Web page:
Star Wars Goes Rogue to Satisfactorily Fill In a 40-Year-Old Gap
- Susan Ellingburg Crosswalk.com Contributing Writer
- 2016 15 Dec
It’s not the best Star Wars movie ever, but it’s certainly not the worst. This “non-series” prequel to Episode IV offers plucky characters, impressive sci-fi action, a fair number of laughs and enough nods to the original to keep Star Wars fans happy until the next installment in the series comes out. 3 out of 5.
Want Another Take? Watch Our Video Review of Rogue One
Set in the time immediately before "original" entry Star Wars: A New Hope, Rogue One sets out to answer the question, "Why was there such a whopping flaw in the design of the Death Star?" The answer is all to do with Jyn Erso (Felicity Jones) and her father Galen (Mads Mikkelsen), a weapons designer forced to work for the Empire. When Rebel forces learn of the Death Star's existence, they co-opt Jyn to help find her father with the help of Cassian (Diego Luna) and a motley crew they pick up along the way. What Jyn doesn’t know is that the Rebellion’s plans for her dad are not the same as her own…
They've got the look and feel right: settlements and outposts teeming with assorted life forms, bleak desert-like terrain, and that wonder of modern intergalactic weaponry, the Death Star. Composer Michael Giacchino weaves in John Williams' iconic themes while adding his own touch to the score, so it sounds right, too. Fans of the franchise will enjoy all the bits that clearly set up A New Hope. It even explains why that one was called “A New Hope.” There are appearances by much-loved (and much-hated) characters from the old days—which, in the Star Wars timeline, are not some 40 years ago but just about to happen. I can just about promise you'll like K-2SO (Alan Tudyk) as much or more than any of the humans in the movie. A reprogrammed Imperial droid who serves as Cassian's personal Chewbacca, K-2SO gets all the best lines. Picture a snarkier version of C-3PO who’s been working out with a personal trainer, with a tiny bit of special forces thrown in for good measure.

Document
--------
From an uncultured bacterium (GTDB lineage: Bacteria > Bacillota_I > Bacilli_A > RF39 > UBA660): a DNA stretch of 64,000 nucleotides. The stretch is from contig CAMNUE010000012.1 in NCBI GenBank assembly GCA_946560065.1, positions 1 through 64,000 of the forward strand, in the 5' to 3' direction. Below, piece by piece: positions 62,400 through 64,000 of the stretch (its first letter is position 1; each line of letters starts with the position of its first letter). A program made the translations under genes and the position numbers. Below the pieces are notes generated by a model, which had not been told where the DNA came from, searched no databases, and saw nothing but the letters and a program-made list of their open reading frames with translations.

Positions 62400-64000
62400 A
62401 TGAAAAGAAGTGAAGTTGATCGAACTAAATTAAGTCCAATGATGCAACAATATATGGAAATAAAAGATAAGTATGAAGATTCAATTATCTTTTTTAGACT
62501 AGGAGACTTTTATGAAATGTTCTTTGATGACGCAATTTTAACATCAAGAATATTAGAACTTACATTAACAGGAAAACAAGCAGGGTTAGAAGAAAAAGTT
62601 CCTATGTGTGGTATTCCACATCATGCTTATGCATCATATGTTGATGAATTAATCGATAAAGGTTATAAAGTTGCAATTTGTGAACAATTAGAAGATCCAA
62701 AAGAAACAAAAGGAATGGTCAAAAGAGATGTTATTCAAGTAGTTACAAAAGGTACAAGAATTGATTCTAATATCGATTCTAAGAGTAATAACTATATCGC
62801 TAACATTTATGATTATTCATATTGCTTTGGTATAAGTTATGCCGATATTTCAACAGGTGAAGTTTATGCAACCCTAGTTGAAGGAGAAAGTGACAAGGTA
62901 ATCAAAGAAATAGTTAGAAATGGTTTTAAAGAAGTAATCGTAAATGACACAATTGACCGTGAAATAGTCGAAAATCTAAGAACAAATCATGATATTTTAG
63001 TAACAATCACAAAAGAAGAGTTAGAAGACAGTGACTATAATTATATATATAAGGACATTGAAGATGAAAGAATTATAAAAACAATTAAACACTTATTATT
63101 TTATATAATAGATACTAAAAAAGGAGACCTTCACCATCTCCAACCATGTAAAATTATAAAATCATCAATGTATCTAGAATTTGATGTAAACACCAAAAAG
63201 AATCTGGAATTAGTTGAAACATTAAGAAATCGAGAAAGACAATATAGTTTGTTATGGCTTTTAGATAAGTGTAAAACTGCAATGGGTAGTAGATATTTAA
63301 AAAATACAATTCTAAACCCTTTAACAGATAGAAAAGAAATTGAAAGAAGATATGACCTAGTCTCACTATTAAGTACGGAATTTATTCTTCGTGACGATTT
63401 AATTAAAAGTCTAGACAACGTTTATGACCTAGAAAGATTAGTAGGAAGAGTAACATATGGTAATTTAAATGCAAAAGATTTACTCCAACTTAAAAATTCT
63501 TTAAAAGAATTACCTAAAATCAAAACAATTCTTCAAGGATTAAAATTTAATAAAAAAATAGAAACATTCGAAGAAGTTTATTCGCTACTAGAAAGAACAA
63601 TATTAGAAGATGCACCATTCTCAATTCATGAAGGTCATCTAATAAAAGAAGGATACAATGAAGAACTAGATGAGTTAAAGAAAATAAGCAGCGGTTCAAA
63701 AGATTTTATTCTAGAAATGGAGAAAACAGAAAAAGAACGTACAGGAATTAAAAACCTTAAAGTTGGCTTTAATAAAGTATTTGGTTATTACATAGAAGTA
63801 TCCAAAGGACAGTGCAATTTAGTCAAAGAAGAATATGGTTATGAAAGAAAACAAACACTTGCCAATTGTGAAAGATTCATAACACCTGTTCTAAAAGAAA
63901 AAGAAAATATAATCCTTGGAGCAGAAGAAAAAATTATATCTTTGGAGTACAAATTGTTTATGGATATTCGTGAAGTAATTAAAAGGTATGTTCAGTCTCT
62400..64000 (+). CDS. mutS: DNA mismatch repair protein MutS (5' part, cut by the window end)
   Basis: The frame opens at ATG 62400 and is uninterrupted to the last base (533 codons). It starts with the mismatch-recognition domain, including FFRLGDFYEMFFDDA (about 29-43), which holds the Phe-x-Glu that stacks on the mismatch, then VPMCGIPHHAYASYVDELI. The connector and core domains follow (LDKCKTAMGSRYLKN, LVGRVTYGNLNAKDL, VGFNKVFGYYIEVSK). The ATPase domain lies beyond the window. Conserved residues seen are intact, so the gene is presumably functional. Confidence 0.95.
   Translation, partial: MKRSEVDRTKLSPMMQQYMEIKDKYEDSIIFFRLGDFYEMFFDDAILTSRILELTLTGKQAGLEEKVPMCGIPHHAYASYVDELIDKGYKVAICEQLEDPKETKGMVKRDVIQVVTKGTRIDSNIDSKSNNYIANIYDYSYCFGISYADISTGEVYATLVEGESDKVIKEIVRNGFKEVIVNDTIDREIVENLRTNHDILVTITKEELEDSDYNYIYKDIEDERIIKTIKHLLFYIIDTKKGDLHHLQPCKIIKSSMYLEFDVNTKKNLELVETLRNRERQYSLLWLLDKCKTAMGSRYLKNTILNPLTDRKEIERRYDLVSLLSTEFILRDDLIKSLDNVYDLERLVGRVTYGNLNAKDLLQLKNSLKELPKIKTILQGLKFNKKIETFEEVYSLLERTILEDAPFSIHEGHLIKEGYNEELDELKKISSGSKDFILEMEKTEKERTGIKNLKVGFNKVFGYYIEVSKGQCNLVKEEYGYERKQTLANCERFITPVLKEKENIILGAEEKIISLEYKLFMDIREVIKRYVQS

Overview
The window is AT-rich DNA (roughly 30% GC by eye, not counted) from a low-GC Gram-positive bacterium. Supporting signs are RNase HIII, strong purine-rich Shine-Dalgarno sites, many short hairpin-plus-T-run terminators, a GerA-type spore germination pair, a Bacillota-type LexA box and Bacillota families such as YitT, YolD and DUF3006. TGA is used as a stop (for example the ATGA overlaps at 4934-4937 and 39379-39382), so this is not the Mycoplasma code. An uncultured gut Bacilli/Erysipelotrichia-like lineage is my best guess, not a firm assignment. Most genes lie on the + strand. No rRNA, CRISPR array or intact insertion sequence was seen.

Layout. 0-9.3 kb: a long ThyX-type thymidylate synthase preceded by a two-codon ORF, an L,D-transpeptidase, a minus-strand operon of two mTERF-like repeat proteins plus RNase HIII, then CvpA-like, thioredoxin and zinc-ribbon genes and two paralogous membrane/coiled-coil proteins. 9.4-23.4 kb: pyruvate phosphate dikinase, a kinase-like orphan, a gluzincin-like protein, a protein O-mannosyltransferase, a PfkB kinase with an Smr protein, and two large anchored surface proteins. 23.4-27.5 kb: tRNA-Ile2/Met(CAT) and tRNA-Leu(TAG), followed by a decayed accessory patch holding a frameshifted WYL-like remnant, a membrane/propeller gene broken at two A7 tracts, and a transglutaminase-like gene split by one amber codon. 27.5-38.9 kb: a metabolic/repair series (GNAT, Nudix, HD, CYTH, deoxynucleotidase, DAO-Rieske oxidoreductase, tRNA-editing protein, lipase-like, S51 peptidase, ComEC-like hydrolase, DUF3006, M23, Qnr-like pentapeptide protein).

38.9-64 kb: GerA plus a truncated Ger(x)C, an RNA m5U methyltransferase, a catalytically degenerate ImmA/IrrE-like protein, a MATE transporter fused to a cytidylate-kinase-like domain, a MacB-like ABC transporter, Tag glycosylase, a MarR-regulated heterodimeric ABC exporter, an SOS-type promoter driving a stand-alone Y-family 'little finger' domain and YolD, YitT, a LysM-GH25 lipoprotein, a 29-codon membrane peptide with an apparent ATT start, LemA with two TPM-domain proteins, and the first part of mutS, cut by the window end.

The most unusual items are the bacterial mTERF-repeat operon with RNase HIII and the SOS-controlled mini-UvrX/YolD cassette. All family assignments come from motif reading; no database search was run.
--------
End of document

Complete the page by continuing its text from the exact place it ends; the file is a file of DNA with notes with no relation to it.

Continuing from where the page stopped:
With so much screen time devoted to mowing down storm troopers and blowing things up, there’s not a lot of opportunity to develop the characters. As a result, this bunch isn't as appealing as Rey, Finn and Poe (from The Force Awakens) or Han, Luke and Leia. As mentioned, there are a number of characters to keep track of and several seem like they’d be more interesting if only we got to know them. But why bother with people when we can bomb something? Some of the actors—I’m looking at you, Forest Whitaker—tend to over-emote, maybe to make up for the cheesiness of their lines. The script veers from witty to pompous and back again at the speed of hyperdrive; when it's good, it's very good, but when it’s bad? Felicity Jones' Jyn is appropriately plucky, but her emotions seem to go only skin deep. Of course, she only had about a heartbeat to morph from angry criminal to inspirational rebel leader, so there wasn’t much time to build inner emotional strength.